Paul Schultz
March 22, 1925 – September 18, 2000

Paul Allan Schultz (T.V. Pioneer “Poopdeck Paul”) – 75 years, born March 22, 1925 in Chesley, Ontario, passed away Monday, September 18, 2000 at his home in Belle River, Ontario.

Beloved husband of the late Lillian Marie Mills. Dear father of Paddi Lou McDonough and husband Gerry, Brampton; the late Bruce Allan Schultz; William John Schultz and wife Diane, Belle River; Perri Lee Crerar and husband Mickey, Colchester North. Loving grandfather of 6 grandsons, 3 granddaughters, 4 great grandsons and 2 great granddaughters. Dear brother of Missionary Evelyn Black and husband Earl, Barrie; Dr. Harold Schultz Phd. and wife Carolyn, Kansas City, Missouri. Predeceased by his parents Rev. Allan John Schultz and Alice (Leach) Schultz.

At Paul’s request there will be no visitation of Funeral Service. Reid Funeral Home, 14 Russell St., Leamington, Ontario.

Courtesy The Windsor Star, September 21, 2000


On The Poopdeck with Paul Schultz

In 1957 CKLW purchased from Associated Artists Productions the Detroit TV broadcast rights to 234 Max Fleischer and Famous Studios Popeye cartoons. To showcase their new film package, two cartoon hosts were created. CKLW-AM radio veteran Toby David portrayed Captain Jolly, while CKLW-TV’s weatherman Paul Allen Schultz was enlisted as his First Mate, Poopdeck Paul. Captain Jolly’s weekday show relied on puppets and clever gags for the small fry, but the weekends belonged to Poopdeck Paul, with his wacky relay races, limbo contests and lip-synching Beatle clones.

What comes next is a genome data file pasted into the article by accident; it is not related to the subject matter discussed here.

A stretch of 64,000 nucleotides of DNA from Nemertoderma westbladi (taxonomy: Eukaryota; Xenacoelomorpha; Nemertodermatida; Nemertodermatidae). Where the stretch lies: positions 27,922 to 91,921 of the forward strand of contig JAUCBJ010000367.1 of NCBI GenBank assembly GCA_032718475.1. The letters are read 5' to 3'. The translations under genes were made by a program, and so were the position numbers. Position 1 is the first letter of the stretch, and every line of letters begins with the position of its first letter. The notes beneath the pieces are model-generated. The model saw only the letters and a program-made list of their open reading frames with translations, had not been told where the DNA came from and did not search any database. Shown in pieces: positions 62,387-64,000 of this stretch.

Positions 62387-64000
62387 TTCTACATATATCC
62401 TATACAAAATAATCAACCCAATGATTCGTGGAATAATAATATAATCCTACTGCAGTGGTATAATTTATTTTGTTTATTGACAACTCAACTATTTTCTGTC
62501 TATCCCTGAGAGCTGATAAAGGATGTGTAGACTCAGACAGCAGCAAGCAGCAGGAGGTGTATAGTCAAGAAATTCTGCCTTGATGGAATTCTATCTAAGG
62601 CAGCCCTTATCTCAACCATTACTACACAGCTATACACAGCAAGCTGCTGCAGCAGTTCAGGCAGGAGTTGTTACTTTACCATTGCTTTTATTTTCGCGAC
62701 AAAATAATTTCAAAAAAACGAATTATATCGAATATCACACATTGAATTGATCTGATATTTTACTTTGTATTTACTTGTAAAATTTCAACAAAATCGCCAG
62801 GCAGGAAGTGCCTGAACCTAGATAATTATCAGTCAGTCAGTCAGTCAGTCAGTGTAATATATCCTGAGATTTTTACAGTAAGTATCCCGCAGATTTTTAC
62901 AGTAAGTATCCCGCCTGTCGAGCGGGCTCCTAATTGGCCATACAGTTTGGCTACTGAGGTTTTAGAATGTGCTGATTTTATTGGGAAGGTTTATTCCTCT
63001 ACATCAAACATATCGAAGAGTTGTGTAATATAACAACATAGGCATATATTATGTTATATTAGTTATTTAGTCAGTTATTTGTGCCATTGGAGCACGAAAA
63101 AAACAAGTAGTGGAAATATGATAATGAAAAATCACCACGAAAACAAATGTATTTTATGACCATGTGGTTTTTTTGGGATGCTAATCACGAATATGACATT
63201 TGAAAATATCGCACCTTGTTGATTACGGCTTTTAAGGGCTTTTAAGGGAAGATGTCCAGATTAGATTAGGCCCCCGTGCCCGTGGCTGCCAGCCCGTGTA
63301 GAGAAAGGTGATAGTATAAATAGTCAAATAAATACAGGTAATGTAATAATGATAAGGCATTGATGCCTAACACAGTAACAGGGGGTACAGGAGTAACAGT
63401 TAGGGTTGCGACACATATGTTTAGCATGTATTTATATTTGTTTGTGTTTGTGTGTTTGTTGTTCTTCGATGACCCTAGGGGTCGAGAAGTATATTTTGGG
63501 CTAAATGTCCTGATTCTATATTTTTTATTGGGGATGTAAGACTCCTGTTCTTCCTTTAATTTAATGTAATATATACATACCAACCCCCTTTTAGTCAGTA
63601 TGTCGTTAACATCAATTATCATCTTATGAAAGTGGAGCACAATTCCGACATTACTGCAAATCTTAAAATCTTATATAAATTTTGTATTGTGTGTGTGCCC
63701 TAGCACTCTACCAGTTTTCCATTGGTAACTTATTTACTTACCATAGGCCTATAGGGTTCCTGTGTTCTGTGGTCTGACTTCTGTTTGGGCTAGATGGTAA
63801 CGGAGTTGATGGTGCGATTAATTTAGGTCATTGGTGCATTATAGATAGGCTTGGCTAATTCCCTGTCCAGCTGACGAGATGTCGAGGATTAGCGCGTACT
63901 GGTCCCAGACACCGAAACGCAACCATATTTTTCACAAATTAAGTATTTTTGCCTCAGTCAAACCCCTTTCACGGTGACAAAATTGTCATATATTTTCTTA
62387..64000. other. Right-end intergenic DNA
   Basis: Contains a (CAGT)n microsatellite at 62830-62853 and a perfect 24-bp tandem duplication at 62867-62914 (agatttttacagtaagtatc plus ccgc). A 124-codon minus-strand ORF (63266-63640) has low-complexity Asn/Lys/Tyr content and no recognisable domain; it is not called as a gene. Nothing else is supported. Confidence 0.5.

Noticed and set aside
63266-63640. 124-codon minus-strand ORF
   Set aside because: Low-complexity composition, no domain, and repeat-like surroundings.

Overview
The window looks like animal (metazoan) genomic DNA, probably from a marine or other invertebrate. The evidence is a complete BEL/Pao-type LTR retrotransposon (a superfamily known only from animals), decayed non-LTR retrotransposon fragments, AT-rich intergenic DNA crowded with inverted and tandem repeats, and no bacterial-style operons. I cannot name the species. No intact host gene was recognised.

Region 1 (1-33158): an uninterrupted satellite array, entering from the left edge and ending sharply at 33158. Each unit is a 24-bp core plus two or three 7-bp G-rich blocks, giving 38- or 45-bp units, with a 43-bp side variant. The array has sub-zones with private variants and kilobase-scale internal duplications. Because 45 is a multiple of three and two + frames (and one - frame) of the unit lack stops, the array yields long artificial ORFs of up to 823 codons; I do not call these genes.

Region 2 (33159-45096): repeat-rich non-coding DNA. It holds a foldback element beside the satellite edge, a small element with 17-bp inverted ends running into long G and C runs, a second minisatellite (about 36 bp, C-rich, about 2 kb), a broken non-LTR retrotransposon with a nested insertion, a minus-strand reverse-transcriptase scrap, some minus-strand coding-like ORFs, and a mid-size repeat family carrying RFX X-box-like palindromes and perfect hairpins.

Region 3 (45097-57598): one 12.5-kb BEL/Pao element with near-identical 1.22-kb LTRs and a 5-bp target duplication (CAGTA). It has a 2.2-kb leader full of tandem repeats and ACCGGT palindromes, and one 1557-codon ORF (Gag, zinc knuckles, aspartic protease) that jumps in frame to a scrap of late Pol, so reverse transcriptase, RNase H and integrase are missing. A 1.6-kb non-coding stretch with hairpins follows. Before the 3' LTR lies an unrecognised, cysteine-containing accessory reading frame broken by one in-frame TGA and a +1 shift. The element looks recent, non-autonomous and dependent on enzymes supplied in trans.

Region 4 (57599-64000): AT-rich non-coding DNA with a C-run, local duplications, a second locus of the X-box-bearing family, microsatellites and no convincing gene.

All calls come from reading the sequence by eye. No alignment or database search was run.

According to a 1980 Detroit News interview, Paul Schultz’s son William recalled, “The name Poopdeck Paul came pretty much out of nowhere. They were about 10 minutes from going on the air, when somebody said, “Well, what are you going to call yourself?” And that’s when he came up with the name.”

Poopdeck Paul had his finger firmly in place on the pulse of metro Detroit’s youngsters. When Chubby Checker’s Limbo Rock hit the charts in 1961 Schultz organized Limbo contests. After the Beatles first appearance on the Ed Sullivan Show, Schultz orchestrated Beatle contests, with local mop-topped kids lip-synching to the latest Beatle 45s. The most popular Fab Faux act by far was the Beatle Puppets, four papier-mache likenesses of the Liverpudlian lads who made numerous appearances on the show.

When the weather was warm Schultz took the cameras outside, where kids participated in relay races, go-cart races, miniature golf and gymnastics. The athletic portion of the show became so popular that a spinoff was created, Poopdeck Paul’s Little Sports.

In 1964 two of my sisters appeared on the Poopdeck Paul show to participate in The Baby Game. I accompanied them to the studio, but only got as far as the green room. Paul interviewed six kids with their baby brothers or sisters. While each kid was interviewed, the camera focused on his or her baby sibling. Then Poop spun the “Big Baby Wheel,” which was divided into sections and labeled “noisiest baby,” “quietest baby,” “wettest baby,” “sleepiest baby,” etc.

As luck would have it, the wheel stopped on “noisiest baby.” Unfortunately, my baby sister Ann was quite content under the bright lights, and didn’t utter a sound. The winning family received a turkey dinner with all of the trimmings. My sisters went home with a CKLW sailor hat and a box of Bonomo Turkish Taffy (You smack it! You crack it!)